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Mueller Team Questions Kushner About Flynn; Trump Calls Kim Jong-un "A Sick Puppy" ; Lauer Fired: When Will He Speak?; Trump Tweets Draw Outrage. Aired 4-4:30a ET

Aired November 30, 2017 - 04:00   ET


[04:00:13] CHRISTINE ROMANS, CNN ANCHOR: The Russia special counsel taking no chances of Michael Flynn. And to make sure there's nothing they've missed, investigators turned to another key figure, Jared Kushner.

DAVE BRIGGS, CNN ANCHOR: Outrage and condemnation as the commander- in-chief tweets out violent videos, Islamophobic, fascist, hateful British group. Now, even the most staunch American ally voicing anger.

ROMANS: And still no sign of Matt Lauer since his abrupt firing from NBC over accusations of sexual misconduct. New accusers coming forward in the hours after he was taken off "Today".

Good morning, everyone. Welcome to EARLY START. I'm Christine Romans.

BRIGGS: It was a stunner. I'm Dave Briggs.

When I sat there and heard that news, I think all of this in this business and America were just shocked by it. We'll talk more about Matt Lauer in a bit.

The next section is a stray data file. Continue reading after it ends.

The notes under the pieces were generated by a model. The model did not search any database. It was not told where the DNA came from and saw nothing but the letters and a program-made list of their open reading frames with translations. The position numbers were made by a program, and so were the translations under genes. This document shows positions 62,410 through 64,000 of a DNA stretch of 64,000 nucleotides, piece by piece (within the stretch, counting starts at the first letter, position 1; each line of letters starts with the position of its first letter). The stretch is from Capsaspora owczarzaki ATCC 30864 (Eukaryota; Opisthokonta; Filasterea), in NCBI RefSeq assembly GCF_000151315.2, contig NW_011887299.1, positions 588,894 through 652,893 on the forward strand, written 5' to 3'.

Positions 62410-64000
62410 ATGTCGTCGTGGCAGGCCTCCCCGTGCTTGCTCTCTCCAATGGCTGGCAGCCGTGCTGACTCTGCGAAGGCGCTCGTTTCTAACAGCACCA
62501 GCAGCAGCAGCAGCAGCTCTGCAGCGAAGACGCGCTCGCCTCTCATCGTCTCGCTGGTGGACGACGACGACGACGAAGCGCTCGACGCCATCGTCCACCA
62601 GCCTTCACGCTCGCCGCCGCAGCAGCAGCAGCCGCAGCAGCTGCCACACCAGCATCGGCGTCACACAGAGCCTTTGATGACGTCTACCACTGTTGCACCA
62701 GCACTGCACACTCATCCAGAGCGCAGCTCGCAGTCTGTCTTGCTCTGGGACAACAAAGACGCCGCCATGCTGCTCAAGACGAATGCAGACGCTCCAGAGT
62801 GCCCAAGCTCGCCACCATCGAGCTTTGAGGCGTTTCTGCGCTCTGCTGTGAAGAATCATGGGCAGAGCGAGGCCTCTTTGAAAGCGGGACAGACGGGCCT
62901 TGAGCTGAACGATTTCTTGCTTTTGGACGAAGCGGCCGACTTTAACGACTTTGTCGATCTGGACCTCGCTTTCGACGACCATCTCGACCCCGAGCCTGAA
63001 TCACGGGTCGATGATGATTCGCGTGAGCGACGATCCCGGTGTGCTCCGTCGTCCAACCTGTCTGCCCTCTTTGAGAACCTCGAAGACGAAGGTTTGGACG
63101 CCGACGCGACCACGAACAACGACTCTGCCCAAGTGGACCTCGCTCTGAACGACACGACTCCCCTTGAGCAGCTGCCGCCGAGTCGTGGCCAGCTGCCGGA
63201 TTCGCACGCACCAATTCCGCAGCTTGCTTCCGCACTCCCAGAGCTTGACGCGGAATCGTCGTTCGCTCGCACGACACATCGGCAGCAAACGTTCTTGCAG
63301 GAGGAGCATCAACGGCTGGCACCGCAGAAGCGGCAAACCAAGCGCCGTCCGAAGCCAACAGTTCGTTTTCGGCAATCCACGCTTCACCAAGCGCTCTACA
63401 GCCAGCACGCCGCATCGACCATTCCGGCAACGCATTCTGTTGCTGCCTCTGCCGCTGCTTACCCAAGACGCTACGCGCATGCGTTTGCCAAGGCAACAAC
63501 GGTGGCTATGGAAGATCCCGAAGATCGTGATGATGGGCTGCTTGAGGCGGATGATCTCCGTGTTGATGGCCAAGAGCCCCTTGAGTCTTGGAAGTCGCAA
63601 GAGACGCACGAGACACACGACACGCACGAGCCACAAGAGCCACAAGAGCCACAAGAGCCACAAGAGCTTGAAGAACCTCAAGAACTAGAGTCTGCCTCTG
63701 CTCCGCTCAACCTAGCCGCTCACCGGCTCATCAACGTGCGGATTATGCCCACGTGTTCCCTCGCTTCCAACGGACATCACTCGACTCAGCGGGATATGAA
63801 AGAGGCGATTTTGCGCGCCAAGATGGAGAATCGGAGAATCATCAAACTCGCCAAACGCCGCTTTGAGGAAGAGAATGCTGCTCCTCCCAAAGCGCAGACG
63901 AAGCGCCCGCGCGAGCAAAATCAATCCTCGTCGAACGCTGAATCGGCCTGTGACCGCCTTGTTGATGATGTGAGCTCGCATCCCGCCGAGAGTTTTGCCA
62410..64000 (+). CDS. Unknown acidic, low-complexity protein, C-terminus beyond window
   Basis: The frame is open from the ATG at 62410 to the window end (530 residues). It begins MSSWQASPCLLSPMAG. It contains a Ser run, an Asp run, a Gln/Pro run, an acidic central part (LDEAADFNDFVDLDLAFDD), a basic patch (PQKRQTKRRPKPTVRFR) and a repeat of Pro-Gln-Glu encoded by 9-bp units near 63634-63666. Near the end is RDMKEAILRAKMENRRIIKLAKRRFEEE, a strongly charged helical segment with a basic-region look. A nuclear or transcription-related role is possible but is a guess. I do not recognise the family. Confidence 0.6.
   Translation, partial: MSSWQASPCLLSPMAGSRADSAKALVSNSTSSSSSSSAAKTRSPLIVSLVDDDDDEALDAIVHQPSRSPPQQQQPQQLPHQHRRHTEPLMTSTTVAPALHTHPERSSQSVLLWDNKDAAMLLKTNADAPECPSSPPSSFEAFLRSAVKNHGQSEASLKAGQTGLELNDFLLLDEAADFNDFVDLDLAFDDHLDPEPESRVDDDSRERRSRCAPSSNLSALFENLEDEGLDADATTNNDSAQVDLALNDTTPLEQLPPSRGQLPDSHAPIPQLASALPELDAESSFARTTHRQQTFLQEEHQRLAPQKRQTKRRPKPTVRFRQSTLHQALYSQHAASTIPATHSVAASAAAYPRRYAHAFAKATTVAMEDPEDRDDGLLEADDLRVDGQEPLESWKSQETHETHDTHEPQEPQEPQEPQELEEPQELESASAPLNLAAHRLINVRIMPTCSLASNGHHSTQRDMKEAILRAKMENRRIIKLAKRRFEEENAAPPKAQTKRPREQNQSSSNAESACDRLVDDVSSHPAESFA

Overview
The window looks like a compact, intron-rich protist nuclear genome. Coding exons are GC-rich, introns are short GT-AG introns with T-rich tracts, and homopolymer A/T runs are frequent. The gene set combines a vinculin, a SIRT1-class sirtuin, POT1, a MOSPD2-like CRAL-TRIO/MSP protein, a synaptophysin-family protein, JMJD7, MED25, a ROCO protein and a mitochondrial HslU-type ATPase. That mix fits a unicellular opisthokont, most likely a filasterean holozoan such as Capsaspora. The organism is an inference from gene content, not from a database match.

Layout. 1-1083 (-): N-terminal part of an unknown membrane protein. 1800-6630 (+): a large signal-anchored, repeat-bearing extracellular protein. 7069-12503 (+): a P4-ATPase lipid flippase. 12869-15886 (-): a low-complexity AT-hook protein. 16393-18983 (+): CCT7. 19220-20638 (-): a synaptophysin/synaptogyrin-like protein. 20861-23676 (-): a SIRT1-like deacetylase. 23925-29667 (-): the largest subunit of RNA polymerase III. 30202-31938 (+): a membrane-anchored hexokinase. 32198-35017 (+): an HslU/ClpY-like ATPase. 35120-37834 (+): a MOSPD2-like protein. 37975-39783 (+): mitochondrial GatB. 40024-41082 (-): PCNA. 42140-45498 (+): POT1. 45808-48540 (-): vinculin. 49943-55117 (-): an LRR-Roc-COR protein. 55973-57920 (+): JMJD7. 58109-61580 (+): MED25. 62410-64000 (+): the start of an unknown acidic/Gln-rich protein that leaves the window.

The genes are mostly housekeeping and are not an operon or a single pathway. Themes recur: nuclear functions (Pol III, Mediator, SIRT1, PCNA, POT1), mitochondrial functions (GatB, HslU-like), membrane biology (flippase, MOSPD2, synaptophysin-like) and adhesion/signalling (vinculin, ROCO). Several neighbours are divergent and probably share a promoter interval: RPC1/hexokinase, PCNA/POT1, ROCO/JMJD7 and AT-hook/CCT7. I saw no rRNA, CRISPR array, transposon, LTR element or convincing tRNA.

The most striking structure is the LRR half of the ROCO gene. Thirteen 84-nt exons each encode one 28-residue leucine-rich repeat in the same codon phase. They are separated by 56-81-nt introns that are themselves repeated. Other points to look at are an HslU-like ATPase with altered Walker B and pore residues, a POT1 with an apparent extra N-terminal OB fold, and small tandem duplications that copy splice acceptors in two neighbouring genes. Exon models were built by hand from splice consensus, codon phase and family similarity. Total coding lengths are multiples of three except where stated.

It's Thursday, November 30th. Four a.m. in the East, it is 9:00 a.m. in London, 6:00 p.m. in Seoul.

This morning, new signs though the special counsel's Russia investigation is zeroing in on former national security adviser Michael Flynn. As first reported by CNN, senior Trump adviser Jared Kushner, the president's son-in-law met earlier this month with special counsel Robert Mueller's team. A source familiar with the meeting tells us Flynn was the main topic of conversation.

ROMANS: The source says investigators wanted to make sure Kushner does not have information that would clear Flynn of wrongdoing. This after Flynn's lawyer told president Trump's legal team last week he would no longer share information about the investigation with them. That's just one of the indications possible. Plea deal for Flynn is in the works.

Justice correspondent Pamela Brown has more from Washington.


PAMELA BROWN, CNN JUSTICE CORRESPONDENT: Well, good morning, Christine and Dave.

CNN has learned that Jared Kushner, the president's son-in-law and senior advisor has met with Robert Mueller's team. Earlier this month Jared Kushner and Michael Flynn worked together closely. Foreign policy was in Kushner's portfolio, Flynn was the former national security adviser. So, they're scheduled to intersect. Their paths crossed.

So, it would make sense that the special counsel team would interview Kushner about Flynn specifically. The lawyer for Kushner, Abbe Lowell, told us Mr. Kushner has voluntarily cooperated with all relevant inquiries and will continue to do so.